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5th Worker Dies from Japanese Nuclear Accident

August 30, 2004

The death count now stands at five, after another worker died this week from injuries he suffered earlier this month in Japan's worse ever nuclear-plant accident.

30-year-old Masaru Kamelwa was severely burned in the August 9th accident, which occurred when a corroded cooling pipe carrying boiling water and superheated steam burst. No radiation was released.

Officials said that one of the injured workers has been released from the hospital, while three others are still being treated for serious injuries.

The Mihama plant's operator, Kansai Electric Power Co., has admitted that a ruptured part of the pipe had not been inspected since 1996. It is being investigated on suspicion of negligence leading to death.

Four Killed in Japanese Nuclear Accident

August 10, 2004

TOKYO - A nonradioactive steam leak killed four people and injured seven others in the worst-ever accident at a Japanese nuclear power plant, officials said.

The leak was caused by a lack of cooling water in the reactor's turbine, said Kimihito Kawabata, a spokesman for plant operator Kansai Electric Power. The steam was believed to be about 518 degrees Fahrenheit.

Four workers died after suffering severe burns, seven others were injured, two of them critically, said police officials. Three of the others were seriously injured, and the remaining two suffered minor injuries.

No radiation was involved and there was no need to evacuate the area around the plant in Mihama, a small city about 200 miles west of Tokyo, officials said.

After the accident, Kansai Electric officials found a hole on the condenser pipe, public broadcaster NHK reported. It did not elaborate on the size of the hole, believed to be the source of the leak.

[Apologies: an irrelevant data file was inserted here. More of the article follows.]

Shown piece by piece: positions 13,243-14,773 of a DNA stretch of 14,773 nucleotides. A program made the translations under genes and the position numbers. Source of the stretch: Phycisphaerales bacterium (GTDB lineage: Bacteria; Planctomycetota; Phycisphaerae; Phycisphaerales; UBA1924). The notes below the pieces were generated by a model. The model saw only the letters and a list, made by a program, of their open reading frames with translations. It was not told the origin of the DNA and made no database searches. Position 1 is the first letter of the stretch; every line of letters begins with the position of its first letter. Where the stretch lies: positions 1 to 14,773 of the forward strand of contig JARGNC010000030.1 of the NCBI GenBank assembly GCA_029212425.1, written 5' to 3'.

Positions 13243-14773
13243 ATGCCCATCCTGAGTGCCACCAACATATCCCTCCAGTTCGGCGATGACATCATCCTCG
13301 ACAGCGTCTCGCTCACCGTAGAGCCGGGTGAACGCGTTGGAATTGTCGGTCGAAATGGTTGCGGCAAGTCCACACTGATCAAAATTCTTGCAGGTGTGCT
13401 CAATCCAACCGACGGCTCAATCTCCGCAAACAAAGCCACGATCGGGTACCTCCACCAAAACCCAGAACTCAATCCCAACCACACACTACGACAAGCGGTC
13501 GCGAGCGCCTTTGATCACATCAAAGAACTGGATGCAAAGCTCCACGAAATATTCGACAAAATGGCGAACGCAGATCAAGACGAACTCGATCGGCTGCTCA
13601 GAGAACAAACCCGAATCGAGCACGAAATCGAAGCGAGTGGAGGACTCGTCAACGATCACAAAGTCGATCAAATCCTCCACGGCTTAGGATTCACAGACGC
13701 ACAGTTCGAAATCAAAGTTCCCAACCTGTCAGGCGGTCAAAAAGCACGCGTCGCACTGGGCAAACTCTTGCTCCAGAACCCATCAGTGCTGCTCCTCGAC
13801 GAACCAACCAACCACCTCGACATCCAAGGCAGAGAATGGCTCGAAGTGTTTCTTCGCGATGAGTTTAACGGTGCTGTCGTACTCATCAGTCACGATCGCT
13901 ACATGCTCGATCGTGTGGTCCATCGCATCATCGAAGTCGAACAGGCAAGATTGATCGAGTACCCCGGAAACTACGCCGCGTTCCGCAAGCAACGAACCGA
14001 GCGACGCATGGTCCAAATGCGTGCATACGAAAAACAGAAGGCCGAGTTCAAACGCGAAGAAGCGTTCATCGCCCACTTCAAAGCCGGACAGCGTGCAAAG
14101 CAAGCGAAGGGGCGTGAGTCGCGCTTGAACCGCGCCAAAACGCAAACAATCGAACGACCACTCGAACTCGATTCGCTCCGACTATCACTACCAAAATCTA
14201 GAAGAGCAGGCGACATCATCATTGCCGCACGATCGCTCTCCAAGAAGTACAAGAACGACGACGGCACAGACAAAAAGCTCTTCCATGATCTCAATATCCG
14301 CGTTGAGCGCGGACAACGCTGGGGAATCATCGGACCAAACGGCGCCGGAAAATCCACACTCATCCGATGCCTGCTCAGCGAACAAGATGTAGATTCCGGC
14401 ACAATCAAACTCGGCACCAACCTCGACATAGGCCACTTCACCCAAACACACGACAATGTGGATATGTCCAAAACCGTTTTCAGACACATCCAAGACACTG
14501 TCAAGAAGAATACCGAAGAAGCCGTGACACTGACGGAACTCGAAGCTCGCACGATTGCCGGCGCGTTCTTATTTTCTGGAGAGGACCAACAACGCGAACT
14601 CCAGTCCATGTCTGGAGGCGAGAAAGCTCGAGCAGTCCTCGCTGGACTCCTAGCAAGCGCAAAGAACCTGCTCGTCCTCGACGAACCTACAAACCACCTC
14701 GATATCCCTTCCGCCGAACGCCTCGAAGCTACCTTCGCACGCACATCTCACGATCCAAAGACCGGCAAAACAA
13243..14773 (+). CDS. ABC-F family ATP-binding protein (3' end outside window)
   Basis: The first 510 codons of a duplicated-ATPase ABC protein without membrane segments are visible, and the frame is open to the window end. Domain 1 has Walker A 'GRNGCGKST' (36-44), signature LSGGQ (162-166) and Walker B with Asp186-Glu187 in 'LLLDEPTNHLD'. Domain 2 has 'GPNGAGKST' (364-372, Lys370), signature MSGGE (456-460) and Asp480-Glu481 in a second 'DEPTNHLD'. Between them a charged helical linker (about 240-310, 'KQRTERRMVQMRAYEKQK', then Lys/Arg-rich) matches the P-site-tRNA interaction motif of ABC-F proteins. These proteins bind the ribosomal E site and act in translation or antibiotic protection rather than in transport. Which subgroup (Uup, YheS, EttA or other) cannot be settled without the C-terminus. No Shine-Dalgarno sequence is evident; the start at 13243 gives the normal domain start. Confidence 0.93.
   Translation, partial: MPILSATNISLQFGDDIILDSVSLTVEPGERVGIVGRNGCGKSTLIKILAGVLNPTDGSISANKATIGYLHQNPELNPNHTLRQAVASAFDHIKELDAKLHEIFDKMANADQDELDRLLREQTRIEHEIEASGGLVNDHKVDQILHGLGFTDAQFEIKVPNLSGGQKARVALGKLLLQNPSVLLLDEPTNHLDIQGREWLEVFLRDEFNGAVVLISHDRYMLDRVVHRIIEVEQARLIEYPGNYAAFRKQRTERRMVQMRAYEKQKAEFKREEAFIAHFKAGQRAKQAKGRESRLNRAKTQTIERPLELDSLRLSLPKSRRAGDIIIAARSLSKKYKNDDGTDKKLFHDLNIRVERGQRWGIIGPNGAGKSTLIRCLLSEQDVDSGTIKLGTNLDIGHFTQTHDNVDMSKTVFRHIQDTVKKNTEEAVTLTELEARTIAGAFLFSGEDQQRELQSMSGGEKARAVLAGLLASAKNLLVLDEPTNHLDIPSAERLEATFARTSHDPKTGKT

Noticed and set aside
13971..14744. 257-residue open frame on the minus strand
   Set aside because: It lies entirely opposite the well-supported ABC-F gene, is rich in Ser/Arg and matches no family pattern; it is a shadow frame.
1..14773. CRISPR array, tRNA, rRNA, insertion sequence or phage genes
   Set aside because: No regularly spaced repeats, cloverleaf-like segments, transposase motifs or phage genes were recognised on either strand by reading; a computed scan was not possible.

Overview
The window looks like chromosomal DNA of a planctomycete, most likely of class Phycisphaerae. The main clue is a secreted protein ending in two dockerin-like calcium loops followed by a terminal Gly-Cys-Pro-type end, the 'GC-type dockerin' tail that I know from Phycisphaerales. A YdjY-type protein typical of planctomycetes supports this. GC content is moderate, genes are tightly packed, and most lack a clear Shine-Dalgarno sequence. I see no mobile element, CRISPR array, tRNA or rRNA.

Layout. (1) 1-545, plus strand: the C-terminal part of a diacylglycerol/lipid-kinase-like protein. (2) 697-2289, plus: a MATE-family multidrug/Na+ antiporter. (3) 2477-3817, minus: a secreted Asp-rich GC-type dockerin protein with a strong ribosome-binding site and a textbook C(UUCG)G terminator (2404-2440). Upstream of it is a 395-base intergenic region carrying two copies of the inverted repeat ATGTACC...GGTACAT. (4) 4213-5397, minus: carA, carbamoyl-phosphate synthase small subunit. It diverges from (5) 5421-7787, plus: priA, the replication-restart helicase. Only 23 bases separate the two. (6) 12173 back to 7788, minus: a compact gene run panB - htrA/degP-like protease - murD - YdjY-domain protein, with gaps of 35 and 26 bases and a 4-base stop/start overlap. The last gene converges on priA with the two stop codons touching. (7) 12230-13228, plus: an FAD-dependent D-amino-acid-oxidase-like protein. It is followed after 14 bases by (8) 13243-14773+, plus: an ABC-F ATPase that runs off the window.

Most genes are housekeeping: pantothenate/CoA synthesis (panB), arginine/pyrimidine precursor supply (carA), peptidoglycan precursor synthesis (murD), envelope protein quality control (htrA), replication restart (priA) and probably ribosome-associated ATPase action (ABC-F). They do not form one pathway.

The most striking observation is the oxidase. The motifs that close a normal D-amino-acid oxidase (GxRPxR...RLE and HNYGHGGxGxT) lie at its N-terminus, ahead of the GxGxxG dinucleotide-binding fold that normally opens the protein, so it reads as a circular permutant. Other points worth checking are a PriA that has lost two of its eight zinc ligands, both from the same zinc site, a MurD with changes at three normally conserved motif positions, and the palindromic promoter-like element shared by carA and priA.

The No. 3 nuclear reactor in Mihama, which started operations in 1976, automatically shut down when steam began spewing from the leak, said Takahiro Seno, another Kansai Electric Power official.

The Mihama plant's two other reactors were operating normally, officials said.

"There was no leak of radioactivity that could harm the environment," said Nobutake Masaki, a Mihama city official. He added that the steam, which was not radioactive, leaked only inside the building.

The workers were all employees of Kiuchi Keisoku Co., an Osaka-based subcontractor of Kansai Electric. They were all inside the turbine building to prepare for regular inspections of the plant.

Monday's accident in Mihama, which has a population of about 11,500, was the second fatal accident at a Japanese nuclear plant.

The first was in 1999, when a radiation leak at a fuel-reprocessing plant in Tokaimura, northeast of Tokyo, killed two workers and caused the evacuation of thousands of local residents. That accident was caused by two workers who tried to save time by mixing excessive amounts of uranium in buckets instead of using special mechanized tanks.